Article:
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I'm training a deep learning model to map binary images to grayscale values of the same shape. For the dataset, I can genearate one as large and diverse as I want it to be.

My question is: let's say the original dataset I created contains 100k images. I can either generate another 900k unique images (so that my training set is 1M in total), or to use data augemntation on the ones I already have and somehow (flipping, rotating, etc.) generate another 900k (I know that in 2D, there's probably only 8 different types of unique images that can be generated by flipping/rotating or a combination, but that's beside the point here).

Which one would you go for and why? Thank you so much!

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You are going to generate the images by flipping, rotating, etc. which will happen anyways in augmentation. Augmentation can happen on the fly so you don't waste memory storing those new images, thus, you can train your network fast. You can use RandAugment or AutoAugment for augmentation.

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  • $\begingroup$ Let me clarify: I can (a) generate "unique" new images, or (b) generate "augmented" new images. Which one is preferred? $\endgroup$ Commented Sep 18, 2022 at 16:39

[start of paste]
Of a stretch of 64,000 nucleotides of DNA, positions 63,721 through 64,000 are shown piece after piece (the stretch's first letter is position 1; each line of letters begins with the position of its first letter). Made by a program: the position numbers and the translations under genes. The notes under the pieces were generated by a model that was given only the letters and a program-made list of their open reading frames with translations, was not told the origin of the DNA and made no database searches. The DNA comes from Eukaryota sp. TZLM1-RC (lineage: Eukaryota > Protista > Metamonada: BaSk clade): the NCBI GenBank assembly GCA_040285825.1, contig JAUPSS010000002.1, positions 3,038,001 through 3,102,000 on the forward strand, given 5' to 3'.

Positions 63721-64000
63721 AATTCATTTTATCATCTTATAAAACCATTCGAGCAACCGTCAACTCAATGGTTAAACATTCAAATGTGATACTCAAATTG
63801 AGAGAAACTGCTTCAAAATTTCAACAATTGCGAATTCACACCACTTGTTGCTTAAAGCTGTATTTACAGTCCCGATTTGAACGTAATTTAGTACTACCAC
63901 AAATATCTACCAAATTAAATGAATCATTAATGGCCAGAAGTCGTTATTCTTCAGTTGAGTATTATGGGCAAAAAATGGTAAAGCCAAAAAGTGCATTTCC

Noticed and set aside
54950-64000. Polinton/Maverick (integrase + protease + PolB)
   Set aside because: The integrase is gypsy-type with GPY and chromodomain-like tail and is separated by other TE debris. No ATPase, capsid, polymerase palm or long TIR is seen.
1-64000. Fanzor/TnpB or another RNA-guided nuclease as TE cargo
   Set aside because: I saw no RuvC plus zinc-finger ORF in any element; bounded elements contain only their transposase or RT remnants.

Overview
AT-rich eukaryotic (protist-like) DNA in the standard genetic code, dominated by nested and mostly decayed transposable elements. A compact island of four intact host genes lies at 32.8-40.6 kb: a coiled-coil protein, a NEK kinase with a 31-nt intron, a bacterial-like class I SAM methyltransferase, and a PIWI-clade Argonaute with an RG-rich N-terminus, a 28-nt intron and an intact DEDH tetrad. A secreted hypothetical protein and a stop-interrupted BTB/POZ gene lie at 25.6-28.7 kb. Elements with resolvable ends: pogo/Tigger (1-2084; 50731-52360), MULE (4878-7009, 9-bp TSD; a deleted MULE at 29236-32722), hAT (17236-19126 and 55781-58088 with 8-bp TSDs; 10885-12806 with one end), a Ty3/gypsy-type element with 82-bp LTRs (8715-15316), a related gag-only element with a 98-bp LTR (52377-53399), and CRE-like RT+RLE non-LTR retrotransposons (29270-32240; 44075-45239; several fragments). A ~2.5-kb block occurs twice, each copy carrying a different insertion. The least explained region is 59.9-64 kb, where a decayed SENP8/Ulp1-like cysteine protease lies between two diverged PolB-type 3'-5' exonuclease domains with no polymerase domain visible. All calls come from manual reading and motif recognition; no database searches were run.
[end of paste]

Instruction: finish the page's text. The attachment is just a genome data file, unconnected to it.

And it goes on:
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    $\begingroup$ Before taking this decision, taking the embeddings of your current dataset through Resnet50 or EffNetB0, then, doing PCA for plotting in 2D, would give us an idea about the distribution of data. If you find it wide enough, then, augment, if not, generate more and perhaps improve the method of generation if you don't find enough diversity. $\endgroup$ Commented Sep 18, 2022 at 17:57
  • $\begingroup$ Thanks! That's great advice, I'll give it a try. Just one question: since I'm not doing image classification, do you think the embeddings of ResNet50 (or similar classification NNs) would be accurate enough? Thanks once again! $\endgroup$ Commented Sep 18, 2022 at 19:09
  • $\begingroup$ Yes, they are useful since they tell you about the general properties of images. Out of ResNet and EffNetB0, go for EffNet though (it has proven to better across many-many domains). It beats the usual method of flattening the images and then performing PCA. $\endgroup$ Commented Sep 19, 2022 at 20:08

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